For eight years, a school district in Texas was celebrating its own LGBTQ students, staff and families through a Pride Week. But this year, Texas Attorney General Ken Paxton says the activities violate state law.

In a letter Tuesday to the Austin Independent School District Superintendent, Paxton, a Republican, wrote“The Texas Legislature has made it clear that when it comes to sex education, it is the parents who are responsible – not the school districts.”

Pride Week is an opportunity for schools to show students and their families that they are committed to creating a safe and inclusive space for all, according to the district. During the week, schools are given a guide with suggested activities to enhance this support.

“We are not worried about Paxton’s letter,” Austin ISD spokesman Eddie Villa told CNN. “Pride Week and sex education are different. Celebrating diversity and acceptance is perfectly legal.”

Paxton claimed in his letter that “the district’s curriculum and curricula deal head-to-head with sexual orientation and gender identity – issues that are arguably a ‘human sexuality directive’ governed by state law,” he said. that Texas law requires the written consent of parents before students are taught about human sexuality.

CNN contacted Paxton’s office for comment.

The setback comes at a time when Republican lawmakers across the country are imposing new restrictions on LGBTQ Americans. So far, more than 150 anti-LGBTQ bills have been introduced this year, according to the ACLU. The majority target trans people.

The letter follows Paxton’s February legal point of view the declaration of sex-confirming surgeries in children and the prescription of drugs that affect adolescence as “child abuse”, a claim that is considered by many to be an attack on trans children.

Austin ISD Pride Week kicked off on Monday and will conclude on Saturday, March 26 with an outdoor party at a local high school park. Every day has a different theme, including the historical Pride, “Differences are Awesome” and “Know Your Rights”. This year’s Pride Week coincides with National LGBTQ Health Awareness Weekorganized by the National Coalition for LGBTQ Health.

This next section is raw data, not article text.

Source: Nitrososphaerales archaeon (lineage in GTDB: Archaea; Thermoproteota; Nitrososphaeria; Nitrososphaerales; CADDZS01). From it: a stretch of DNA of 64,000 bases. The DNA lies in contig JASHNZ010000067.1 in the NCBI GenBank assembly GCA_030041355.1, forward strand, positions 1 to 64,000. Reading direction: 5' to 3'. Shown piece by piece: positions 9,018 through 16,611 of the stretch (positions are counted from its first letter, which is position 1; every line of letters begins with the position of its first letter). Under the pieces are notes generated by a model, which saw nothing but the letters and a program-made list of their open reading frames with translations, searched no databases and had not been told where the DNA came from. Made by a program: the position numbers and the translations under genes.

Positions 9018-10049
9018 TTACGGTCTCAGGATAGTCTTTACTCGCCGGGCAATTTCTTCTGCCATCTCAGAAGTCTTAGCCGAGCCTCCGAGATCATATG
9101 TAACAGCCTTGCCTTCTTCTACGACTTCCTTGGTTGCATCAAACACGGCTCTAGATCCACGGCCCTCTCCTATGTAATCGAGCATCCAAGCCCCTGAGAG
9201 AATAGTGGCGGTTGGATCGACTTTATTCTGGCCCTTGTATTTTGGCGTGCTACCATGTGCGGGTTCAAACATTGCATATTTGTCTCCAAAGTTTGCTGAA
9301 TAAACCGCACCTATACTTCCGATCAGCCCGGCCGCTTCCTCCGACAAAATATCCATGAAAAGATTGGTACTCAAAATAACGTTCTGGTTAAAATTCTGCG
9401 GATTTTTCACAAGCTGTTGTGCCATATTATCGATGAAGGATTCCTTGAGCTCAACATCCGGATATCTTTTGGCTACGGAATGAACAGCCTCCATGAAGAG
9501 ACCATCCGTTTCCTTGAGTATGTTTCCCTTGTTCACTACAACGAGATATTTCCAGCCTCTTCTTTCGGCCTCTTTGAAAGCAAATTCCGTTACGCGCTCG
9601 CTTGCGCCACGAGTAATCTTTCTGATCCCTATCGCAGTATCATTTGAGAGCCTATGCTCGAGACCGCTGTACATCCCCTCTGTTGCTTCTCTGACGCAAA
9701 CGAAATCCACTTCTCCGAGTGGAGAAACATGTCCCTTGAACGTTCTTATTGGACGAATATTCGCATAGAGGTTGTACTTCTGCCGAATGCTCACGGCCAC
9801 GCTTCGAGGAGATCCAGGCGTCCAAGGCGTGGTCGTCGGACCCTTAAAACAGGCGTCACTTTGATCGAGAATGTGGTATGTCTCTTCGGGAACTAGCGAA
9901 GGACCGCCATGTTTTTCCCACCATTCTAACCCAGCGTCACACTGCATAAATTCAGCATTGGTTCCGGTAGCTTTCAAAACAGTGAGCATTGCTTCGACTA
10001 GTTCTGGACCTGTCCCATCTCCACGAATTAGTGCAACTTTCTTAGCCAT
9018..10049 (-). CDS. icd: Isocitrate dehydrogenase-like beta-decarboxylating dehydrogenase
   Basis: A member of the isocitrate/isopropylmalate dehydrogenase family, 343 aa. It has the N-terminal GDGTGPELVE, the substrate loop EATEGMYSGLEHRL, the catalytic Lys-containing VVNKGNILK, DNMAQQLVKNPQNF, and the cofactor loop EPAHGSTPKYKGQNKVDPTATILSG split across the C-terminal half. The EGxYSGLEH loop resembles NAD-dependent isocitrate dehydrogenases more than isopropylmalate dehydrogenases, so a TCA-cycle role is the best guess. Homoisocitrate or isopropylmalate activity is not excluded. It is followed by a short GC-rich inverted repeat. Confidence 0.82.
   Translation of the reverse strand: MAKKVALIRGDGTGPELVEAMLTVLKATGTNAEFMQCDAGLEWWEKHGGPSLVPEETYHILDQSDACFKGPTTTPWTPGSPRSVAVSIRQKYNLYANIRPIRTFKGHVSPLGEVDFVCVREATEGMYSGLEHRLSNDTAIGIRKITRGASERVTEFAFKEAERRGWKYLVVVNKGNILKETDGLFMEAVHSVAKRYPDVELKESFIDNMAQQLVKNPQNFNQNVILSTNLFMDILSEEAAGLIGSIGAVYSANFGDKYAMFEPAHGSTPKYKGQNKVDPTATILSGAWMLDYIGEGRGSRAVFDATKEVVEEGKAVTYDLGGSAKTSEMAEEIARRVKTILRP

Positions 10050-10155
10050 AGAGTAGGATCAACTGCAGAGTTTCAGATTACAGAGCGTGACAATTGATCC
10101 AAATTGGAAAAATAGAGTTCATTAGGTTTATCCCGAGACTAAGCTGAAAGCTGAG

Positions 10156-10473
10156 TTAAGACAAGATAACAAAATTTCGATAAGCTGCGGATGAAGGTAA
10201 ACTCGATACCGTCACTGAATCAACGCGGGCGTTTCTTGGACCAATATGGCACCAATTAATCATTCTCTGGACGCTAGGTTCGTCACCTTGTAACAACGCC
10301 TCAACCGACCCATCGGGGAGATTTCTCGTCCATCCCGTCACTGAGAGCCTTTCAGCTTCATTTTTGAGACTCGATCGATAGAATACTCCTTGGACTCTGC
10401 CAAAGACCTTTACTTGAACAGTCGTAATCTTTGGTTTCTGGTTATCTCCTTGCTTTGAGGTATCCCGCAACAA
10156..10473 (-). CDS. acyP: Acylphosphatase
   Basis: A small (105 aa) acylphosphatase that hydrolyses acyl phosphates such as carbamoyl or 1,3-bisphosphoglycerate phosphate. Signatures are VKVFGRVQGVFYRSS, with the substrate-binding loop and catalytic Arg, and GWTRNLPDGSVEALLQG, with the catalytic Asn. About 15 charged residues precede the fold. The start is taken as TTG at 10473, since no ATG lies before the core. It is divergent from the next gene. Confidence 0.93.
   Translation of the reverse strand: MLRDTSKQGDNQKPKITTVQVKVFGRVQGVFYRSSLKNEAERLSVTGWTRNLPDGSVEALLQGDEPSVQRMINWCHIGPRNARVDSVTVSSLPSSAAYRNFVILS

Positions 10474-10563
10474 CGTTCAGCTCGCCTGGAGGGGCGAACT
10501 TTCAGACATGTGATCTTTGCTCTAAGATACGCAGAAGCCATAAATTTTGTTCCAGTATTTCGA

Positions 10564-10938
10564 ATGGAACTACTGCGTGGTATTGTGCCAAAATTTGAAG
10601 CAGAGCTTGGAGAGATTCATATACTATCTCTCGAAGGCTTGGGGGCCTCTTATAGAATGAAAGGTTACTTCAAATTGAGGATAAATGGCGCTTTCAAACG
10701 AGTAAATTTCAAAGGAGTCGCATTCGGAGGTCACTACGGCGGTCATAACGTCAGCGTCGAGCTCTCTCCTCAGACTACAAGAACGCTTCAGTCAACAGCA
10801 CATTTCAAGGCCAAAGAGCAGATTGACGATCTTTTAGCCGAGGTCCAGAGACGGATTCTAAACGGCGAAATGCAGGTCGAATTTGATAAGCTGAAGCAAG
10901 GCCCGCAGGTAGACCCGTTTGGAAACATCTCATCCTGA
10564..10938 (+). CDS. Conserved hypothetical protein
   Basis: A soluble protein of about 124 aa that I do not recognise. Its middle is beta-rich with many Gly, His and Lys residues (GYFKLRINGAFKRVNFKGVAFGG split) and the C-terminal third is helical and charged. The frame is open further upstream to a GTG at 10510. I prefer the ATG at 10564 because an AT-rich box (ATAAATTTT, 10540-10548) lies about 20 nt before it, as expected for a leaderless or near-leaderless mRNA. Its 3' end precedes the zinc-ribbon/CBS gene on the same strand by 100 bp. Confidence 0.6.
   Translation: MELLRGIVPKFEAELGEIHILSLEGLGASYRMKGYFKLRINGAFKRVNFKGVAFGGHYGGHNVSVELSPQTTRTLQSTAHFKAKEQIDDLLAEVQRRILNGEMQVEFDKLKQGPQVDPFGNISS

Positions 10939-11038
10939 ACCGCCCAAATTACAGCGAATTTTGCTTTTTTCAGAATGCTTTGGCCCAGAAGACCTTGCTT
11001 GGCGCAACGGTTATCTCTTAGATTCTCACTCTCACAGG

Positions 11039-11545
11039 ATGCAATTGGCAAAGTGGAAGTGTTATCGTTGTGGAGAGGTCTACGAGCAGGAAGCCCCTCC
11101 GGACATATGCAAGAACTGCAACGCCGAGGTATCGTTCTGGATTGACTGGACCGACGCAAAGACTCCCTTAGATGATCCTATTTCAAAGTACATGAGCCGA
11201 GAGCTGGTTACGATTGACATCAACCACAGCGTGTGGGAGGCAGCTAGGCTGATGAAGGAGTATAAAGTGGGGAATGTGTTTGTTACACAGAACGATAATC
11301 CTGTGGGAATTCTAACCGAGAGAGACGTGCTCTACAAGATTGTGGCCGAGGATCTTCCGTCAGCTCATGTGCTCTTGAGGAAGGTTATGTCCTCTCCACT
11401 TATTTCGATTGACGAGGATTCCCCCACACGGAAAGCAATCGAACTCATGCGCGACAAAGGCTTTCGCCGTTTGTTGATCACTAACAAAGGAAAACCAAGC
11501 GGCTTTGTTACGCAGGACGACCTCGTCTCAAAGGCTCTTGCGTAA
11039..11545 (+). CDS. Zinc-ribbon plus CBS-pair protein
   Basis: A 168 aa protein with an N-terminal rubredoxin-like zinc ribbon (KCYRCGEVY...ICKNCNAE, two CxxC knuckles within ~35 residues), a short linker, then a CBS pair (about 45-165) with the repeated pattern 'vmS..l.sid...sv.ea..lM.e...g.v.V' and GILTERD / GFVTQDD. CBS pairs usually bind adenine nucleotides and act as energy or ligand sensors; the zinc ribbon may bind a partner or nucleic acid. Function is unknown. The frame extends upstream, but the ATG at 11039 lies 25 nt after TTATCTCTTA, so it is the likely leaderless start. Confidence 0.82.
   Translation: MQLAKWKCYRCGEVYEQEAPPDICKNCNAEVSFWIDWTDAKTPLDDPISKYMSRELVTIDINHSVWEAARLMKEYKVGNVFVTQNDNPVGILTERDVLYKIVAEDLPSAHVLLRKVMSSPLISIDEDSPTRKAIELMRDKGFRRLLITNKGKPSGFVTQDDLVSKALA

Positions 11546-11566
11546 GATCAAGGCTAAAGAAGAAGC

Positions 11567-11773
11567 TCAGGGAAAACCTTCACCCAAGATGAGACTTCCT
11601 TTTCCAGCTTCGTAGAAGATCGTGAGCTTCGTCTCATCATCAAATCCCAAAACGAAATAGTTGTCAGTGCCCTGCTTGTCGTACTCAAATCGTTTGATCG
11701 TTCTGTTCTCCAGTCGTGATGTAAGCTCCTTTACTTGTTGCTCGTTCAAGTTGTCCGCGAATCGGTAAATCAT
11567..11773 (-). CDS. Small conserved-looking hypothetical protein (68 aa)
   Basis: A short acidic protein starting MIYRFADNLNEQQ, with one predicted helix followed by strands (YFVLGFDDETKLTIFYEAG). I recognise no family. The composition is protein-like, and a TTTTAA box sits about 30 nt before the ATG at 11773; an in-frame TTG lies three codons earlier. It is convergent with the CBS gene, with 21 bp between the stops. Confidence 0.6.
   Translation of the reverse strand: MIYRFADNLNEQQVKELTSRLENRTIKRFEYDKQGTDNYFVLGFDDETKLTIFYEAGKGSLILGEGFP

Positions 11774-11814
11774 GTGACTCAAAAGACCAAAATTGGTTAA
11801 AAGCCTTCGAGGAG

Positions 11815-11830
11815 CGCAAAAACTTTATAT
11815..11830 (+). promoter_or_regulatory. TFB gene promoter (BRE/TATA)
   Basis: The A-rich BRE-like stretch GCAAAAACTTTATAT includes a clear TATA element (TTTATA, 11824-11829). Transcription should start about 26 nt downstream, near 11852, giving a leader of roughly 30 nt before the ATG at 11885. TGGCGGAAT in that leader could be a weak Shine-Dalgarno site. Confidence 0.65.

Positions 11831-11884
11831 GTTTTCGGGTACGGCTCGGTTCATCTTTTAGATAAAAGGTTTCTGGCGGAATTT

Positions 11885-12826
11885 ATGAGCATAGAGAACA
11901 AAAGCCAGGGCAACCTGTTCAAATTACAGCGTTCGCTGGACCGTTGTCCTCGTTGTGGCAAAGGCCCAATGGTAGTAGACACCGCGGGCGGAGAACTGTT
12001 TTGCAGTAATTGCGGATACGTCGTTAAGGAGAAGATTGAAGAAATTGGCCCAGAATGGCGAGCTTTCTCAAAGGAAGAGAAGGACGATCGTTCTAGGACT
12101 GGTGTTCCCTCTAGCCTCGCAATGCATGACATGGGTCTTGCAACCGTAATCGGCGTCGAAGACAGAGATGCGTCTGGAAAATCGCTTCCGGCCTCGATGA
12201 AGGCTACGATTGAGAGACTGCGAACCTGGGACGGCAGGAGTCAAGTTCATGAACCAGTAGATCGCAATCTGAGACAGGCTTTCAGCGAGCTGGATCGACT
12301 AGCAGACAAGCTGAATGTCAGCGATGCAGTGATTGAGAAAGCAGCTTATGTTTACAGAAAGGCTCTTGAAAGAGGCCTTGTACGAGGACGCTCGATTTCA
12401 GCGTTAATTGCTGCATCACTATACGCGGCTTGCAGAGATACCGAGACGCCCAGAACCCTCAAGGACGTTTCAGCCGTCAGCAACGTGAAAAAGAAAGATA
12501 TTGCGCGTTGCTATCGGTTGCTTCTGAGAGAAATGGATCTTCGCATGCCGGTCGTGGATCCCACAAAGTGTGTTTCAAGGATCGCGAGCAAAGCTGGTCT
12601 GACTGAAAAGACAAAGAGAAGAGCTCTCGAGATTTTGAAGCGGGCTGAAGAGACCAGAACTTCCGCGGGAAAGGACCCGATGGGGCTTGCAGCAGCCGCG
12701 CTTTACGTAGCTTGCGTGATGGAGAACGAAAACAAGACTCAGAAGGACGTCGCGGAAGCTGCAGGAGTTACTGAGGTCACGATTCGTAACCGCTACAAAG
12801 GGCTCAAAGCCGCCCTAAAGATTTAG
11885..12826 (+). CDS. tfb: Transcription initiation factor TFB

Paxton said his office received reports of “community circles” – group discussions on sensitive topics that students were encouraged to keep private, possibly by parents, “after a day of Pride Week.

Community circles are confidential in the sense that they give students space to feel “trusted and respected when they share conversations,” the district said, adding: “It does not mean do not tell your parents.”

The district also said everyone has access to Pride Week material in advance and every parent has the right to choose their student from the activities as they see fit.

“I want all our LGBTQIA + students to know that we are proud of them and that we will protect them from political attacks,” Stephanie S. Elizalde, an Austin ISD inspector, wrote on Twitter on Tuesday night.

Parents, teachers welcome the week

Support in the area has outpaced its students, with parents and teachers also applauding the celebrations.